I admire children.

Spend an hour or so watching Mexican children playing and you will really be inspired. They have fun with the smallest things, and can play even with a plastic bottle “ball” or just laugh and race around and chase each other for hours. One kid with a bike will usually share with everyone.

People are so enterprising.

People think up some very innovating businesses. The gal across from me who had a hair salon saw her business go down when covid started so she converted her space into a papeleria (stationery store) and cyber (internet store). Makes total sense during the pandemic as all the kids here are doing school online and often households only have a cell phone for all the kids to share. Her place was very busy during Christmas with wrapping paper and gifts and now most evenings she sells waffles out front on the sidewalk. That’s just one example.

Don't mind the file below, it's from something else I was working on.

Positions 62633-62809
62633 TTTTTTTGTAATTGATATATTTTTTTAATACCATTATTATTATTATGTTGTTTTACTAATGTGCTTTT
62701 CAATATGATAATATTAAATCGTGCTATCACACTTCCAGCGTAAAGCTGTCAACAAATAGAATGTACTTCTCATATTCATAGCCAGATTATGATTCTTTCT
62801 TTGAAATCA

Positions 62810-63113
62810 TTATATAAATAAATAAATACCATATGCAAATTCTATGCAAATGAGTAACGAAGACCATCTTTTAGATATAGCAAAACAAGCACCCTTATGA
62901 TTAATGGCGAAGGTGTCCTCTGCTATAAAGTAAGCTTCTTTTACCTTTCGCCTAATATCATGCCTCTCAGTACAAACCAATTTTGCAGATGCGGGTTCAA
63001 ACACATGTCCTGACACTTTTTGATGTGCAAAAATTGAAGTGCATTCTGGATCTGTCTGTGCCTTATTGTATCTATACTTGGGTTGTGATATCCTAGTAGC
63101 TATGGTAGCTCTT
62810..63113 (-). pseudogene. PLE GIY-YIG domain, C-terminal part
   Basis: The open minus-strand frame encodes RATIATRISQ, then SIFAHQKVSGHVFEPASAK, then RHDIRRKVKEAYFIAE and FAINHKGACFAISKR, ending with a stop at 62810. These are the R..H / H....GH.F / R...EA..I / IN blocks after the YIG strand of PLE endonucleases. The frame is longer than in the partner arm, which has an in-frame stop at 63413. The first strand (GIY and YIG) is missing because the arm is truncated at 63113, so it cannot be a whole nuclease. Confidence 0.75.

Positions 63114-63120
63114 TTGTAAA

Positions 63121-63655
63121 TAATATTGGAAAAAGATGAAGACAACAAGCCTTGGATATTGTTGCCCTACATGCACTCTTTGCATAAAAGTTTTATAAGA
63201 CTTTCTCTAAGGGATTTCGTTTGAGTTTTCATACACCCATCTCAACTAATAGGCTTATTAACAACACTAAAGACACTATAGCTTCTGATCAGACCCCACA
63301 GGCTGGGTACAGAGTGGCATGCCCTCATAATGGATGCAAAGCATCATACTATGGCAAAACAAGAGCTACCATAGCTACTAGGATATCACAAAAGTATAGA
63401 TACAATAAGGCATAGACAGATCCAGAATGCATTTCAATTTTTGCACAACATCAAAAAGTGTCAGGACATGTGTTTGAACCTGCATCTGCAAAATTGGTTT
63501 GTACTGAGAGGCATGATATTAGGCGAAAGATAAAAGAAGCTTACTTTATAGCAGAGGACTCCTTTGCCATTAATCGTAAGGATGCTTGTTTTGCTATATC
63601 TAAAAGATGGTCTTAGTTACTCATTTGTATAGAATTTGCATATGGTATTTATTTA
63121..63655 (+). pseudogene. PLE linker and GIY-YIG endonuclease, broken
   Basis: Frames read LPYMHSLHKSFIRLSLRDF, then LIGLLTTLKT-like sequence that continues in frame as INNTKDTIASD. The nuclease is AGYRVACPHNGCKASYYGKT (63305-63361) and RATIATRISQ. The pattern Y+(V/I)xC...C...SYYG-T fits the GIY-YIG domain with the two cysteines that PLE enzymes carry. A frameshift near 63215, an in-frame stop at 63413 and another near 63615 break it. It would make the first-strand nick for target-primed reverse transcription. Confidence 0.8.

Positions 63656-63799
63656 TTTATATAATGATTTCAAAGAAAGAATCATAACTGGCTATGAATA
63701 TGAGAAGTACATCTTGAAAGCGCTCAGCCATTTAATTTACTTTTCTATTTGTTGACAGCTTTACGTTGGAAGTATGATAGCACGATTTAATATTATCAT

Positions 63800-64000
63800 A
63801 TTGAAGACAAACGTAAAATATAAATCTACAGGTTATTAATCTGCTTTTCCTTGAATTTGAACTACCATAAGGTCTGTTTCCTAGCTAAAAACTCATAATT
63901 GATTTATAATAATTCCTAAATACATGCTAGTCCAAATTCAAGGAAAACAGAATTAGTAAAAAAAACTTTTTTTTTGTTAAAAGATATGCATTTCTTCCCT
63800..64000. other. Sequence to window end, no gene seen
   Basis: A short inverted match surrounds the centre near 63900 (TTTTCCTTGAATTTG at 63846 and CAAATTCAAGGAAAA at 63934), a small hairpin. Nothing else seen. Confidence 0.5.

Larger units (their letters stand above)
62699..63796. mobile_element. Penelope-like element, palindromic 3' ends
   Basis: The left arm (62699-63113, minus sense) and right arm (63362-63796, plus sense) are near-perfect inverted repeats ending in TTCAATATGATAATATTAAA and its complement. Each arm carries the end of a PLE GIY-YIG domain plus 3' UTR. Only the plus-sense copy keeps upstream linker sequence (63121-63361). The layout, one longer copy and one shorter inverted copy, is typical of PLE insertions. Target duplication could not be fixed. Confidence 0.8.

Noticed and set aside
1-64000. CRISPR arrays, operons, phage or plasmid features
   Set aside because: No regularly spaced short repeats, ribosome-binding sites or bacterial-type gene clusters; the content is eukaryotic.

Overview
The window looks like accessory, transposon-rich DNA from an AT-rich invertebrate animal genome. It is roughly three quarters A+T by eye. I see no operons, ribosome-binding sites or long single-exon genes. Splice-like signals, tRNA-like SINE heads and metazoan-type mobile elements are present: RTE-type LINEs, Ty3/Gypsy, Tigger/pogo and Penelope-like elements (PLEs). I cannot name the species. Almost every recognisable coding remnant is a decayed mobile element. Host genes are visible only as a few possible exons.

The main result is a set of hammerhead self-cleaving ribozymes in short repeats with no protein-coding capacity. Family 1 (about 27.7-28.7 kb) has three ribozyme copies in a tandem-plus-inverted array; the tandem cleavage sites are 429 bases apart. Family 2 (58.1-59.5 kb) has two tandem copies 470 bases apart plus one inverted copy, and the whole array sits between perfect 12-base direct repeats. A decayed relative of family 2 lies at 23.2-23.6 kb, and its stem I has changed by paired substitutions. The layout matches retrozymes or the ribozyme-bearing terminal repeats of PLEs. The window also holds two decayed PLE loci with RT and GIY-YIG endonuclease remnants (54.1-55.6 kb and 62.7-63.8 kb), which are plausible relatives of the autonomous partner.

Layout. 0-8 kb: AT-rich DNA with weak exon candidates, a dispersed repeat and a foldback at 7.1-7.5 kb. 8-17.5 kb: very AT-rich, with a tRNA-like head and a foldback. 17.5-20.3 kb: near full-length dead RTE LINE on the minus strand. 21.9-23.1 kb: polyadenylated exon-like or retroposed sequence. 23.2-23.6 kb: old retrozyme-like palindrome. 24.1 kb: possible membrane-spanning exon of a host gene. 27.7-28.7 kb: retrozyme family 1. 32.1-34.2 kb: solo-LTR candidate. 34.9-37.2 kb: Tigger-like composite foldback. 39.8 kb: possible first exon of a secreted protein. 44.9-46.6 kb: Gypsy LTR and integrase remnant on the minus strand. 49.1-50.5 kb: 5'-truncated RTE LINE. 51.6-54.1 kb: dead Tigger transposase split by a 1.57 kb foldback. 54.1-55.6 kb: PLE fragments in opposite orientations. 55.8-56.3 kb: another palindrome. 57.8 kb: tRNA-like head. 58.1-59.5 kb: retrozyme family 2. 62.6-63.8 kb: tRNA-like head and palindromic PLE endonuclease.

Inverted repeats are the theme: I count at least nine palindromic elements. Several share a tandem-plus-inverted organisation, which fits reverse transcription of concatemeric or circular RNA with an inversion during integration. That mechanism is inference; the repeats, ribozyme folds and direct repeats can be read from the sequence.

People love their families.

Holidays aren’t Hallmark Holidays here – although plenty of gifts are given of course – but people really spend time with each other. That’s one reason I believe that Mexico has been so hard hit during the pandemic. The idea of not spending those important days with each other is not in their world view. Mothers especially are important. I once had a bit of an altercation with a young man blocking our driveway with his car and with his music on super loud. I finally said to him “Would you do this to your mother or grandmother? I am an old lady in my house just like them! He swaggered a bit but then turned off the music and moved his car and we parted friends.

People must save face.

I have learned you will get nowhere in Mexico if you try to make someone apologize or “rub their face in it” when they mess up. People close down when confronted, and the sooner you realize this the easier it will be. Really, no one wants to have their bad behavior discussed, so using the third person or passive voice will get you lots further. Try saying “Oh No! The paint drops are on the floor” instead of “Why weren’t you careful, you spilled paint on my floor” and see how much better the response is.

It’s nice to take the time.